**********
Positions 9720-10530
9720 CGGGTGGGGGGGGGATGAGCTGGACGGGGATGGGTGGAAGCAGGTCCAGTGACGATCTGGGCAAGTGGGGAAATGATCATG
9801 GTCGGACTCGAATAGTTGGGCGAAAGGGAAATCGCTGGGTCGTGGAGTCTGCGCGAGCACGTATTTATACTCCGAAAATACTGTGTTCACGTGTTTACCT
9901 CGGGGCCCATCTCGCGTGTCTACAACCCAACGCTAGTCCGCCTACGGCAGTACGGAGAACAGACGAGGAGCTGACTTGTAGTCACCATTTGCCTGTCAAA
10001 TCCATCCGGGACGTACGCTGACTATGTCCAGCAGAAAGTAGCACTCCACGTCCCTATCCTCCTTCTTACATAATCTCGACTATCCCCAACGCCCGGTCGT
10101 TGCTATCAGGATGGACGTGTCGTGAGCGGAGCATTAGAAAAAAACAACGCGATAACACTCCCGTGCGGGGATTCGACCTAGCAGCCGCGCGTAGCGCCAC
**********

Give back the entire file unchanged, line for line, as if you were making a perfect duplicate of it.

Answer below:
Positions 9720-10530
9720 CGGGTGGGGGGGGGATGAGCTGGACGGGGATGGGTGGAAGCAGGTCCAGTGACGATCTGGGCAAGTGGGGAAATGATCATG
9801 GTCGGACTCGAATAGTTGGGCGAAAGGGAAATCGCTGGGTCGTGGAGTCTGCGCGAGCACGTATTTATACTCCGAAAATACTGTGTTCACGTGTTTACCT
9901 CGGGGCCCATCTCGCGTGTCTACAACCCAACGCTAGTCCGCCTACGGCAGTACGGAGAACAGACGAGGAGCTGACTTGTAGTCACCATTTGCCTGTCAAA
10001 TCCATCCGGGACGTACGCTGACTATGTCCAGCAGAAAGTAGCACTCCACGTCCCTATCCTCCTTCTTACATAATCTCGACTATCCCCAACGCCCGGTCGT
10101 TGCTATCAGGATGGACGTGTCGTGAGCGGAGCATTAGAAAAAAACAACGCGATAACACTCCCGTGCGGGGATTCGACCTAGCAGCCGCGCGTAGCGCCAC